English philosopher, jurist and social reformer Jeremy Bentham (1747-1832) was the first to propound a theory of surveillance for prison inmates. He proposed a “panoptical” model for prisons. Later, French philosopher Michel Foucault (1926-1984) expanded on this concept in his book Discipline and Punish: The Birth of the Prison (1975). His theory has its own limitations and critiques, but this is not the place to go into them.
Now, we will try to understand the latest circular of JNU in the light of the above theories.
There is nothing in the circular – issued in August 2016 – to invite such hullaballoo. The circular says that a programme will be allowed to be held on the JNU premises if the following conditions are acceptable to the organizers: 1) The JNU administration will record the proceedings of the programme. 2) Security personnel will be present at the programme. 3) The names, institutions, telephone numbers and email IDs of the people invited to the programme will be provided to the administration in advance. 4) The security personnel will have the right to check IDs. 5) After the programme, details of the participants will be provided to the Dean’s office. Of these, two provisions – recording of programmes and allowing security personnel to check IDs – are new.
It is important to note that all programmes that students organize on the JNU campus are public programmes, which are open to all. Then, what difference does it make if the administration records the proceedings of the programmes? Most of the organizers themselves upload recordings of their programmes on YouTube. In fact, the students should demand that the administration broadcast the programmes live so that the country and the world can know what is happening in the university.
The JNU administration has taken this decision in view of the rise of extreme Left on the JNU campus and growing left-wing terrorism in the country. Instead of using the freedom available to them for taking up a positive cause or for launching new discourse, some people misused it to shout slogans calling for India’s ruin. Outsiders were raising these slogans in the context of Kashmir. They were free to say what they wanted on JNU campus but if you ruin India, where will you live? India is home to you, me and all of us. The government and the administration apart, as a member of our home, that is India, isn’t it our duty to rein in such people? The new circular of the administration is the fallout of these developments. This is Bentham and Foucault’s “panoptic” surveillance model, which gives freedom to everyone while keeping everyone under the illusion that they are under surveillance. But no one can be under the illusion or be sure that they are not under surveillance.
It is true that most of the discourses in JNU are positive and path-breaking. But see through the eyes of the government and the administration and you will realize that this circular is in the interest of the nation and the university. If I or any person reading this article was the vice-chancellor of the university and was mandated with the responsibility of managing the affairs of the institution, what else could I or they have done to ensure that such incidents did not take place and if they did, those responsible identified? If you are holding a public function, what is the problem in giving the names, phone numbers and email IDs of the participants? In any case, names and affiliations were required to be submitted earlier, too. If you are not indulging in any extremist, terrorist, divisive or anti-social activities, how does it matter if your programme is being recorded? The recording will serve only one purpose. The university administration will have a record of who said what. Then, isn’t is true that nowadays, almost everyone carries a smartphone in their pocket and many people record proceedings of the programmes they attend and some upload the recordings on Facebook, YouTube and other social media sites. When you take out a procession or organize a sit-in, the police of the area concerned do record your activities. This is in the interest of both the police and you. To my mind, only those associated with extreme left, Maoists or those involved in disruptive activities, would have problems with this measure.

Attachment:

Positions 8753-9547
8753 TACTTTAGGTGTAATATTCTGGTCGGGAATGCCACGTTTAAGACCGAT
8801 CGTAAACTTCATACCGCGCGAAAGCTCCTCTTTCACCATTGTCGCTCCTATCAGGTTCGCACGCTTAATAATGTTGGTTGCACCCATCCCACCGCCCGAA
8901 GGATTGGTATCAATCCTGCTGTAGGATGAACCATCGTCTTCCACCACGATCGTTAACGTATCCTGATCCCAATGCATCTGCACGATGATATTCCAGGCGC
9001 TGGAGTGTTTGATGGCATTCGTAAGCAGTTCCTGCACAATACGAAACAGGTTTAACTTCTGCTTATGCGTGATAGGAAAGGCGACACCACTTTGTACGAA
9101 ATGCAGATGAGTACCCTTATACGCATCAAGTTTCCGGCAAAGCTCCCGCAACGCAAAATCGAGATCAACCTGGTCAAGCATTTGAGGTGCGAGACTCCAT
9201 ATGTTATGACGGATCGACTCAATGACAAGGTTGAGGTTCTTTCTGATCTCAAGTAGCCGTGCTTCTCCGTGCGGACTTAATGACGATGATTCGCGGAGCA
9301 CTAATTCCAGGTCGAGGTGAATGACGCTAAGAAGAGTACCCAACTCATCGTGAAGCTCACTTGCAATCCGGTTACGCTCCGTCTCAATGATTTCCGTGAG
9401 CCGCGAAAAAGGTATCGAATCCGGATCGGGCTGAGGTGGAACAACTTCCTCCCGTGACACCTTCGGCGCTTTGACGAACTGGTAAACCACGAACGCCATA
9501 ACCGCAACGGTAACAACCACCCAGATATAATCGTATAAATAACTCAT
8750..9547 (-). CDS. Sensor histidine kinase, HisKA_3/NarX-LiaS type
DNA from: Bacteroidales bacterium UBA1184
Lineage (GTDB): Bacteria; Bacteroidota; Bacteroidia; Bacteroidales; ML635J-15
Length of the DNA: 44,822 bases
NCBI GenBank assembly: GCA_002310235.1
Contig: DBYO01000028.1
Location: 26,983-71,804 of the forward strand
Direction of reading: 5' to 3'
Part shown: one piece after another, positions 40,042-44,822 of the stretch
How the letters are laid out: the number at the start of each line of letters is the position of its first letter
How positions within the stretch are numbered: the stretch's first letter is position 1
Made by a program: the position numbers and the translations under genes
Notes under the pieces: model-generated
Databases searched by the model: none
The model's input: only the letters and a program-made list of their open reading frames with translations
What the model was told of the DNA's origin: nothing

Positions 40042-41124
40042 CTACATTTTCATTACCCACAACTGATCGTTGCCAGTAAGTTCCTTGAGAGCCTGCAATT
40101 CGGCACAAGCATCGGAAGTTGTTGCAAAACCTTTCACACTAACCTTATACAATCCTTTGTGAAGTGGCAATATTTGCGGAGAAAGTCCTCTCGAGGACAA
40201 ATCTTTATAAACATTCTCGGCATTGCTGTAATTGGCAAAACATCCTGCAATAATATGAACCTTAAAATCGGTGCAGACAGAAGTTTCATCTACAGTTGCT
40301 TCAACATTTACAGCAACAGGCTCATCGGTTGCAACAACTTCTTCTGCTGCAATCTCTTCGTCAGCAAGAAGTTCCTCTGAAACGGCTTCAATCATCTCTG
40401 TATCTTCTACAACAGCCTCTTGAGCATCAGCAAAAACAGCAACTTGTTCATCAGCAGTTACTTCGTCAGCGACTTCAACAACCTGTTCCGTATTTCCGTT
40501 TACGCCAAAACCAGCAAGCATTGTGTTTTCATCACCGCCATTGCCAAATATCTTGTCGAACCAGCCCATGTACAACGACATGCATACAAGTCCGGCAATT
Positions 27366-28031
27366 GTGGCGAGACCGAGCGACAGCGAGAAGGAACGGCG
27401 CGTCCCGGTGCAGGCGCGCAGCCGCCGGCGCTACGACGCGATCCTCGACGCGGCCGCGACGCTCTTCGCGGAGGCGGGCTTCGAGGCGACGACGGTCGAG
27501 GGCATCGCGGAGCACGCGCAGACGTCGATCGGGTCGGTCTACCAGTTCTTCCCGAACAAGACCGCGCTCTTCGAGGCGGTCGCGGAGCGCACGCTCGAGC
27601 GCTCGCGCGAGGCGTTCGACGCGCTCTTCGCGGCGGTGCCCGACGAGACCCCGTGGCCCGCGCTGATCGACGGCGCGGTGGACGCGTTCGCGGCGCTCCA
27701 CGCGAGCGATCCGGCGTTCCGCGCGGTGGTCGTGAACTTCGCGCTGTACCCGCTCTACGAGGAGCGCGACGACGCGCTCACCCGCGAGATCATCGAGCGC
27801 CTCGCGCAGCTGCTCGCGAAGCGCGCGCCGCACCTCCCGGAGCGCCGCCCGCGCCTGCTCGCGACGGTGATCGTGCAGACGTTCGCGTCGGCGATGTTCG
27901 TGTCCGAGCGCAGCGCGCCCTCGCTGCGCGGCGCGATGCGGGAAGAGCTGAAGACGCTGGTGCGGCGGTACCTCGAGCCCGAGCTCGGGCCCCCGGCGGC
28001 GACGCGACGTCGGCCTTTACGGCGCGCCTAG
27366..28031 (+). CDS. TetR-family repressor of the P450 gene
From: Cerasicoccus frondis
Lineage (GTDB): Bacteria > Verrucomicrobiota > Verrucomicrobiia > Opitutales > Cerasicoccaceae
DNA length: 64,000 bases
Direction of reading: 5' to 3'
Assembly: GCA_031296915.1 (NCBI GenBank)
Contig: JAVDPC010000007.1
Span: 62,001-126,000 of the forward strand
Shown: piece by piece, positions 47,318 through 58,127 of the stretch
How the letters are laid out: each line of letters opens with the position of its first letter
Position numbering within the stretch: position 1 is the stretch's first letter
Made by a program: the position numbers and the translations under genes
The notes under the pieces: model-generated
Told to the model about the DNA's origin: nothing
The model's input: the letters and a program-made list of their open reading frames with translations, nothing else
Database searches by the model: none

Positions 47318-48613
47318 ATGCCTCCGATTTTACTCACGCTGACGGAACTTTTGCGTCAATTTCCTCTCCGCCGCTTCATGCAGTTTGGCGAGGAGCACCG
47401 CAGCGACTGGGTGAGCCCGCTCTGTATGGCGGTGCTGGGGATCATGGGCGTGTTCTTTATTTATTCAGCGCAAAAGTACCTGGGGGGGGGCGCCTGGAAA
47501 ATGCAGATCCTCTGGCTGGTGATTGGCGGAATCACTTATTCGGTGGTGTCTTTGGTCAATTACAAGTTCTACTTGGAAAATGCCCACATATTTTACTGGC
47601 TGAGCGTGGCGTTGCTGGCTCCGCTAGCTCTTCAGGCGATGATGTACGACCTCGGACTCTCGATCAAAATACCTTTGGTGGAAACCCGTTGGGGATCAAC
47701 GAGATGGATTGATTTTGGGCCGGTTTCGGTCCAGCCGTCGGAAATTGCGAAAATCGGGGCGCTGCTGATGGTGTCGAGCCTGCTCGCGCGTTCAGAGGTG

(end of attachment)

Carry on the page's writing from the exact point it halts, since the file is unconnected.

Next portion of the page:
To just illustrate, when I was associated with the All India Backward Students’ Federation (AIBSF), it used to organize Mahishasur Martyrdom/Remembrance Day on the JNU campus. After 2014, the BJP-RSS could spread disinformation about us and our activities in society and even in Parliament because we did not possess recordings of our programmes. Had we recorded the proceedings of the programmes, could Smriti Irani have waved a pamphlet in Parliament in February 2016 and falsely claimed that we issued it? If we were in the position to tell people what we actually said or did, could the issue have been sensationalized the way it was? If we could have proved our point, people would have stood by us. Instead, what happened was that even those we were fighting for turned against us. We had to work hard to undo the damage. Now, it will become the legal responsibility of the JNU administration to make the recordings of a programme available in case of any controversy. BASO organized a discussion on the assault on Dalits at Una, Gujarat, and the subsequent Dalit agitation at Lohit Hostel, JNU, on 20 August 2016. Among others, Jignesh, the leader of this agitation, and journalist Anil Chamadia attended the programme. I was also there. No one checked my ID and the JNU administration wasn’t recording the programme. Those who were recording the programme were doing so to upload it on YouTube.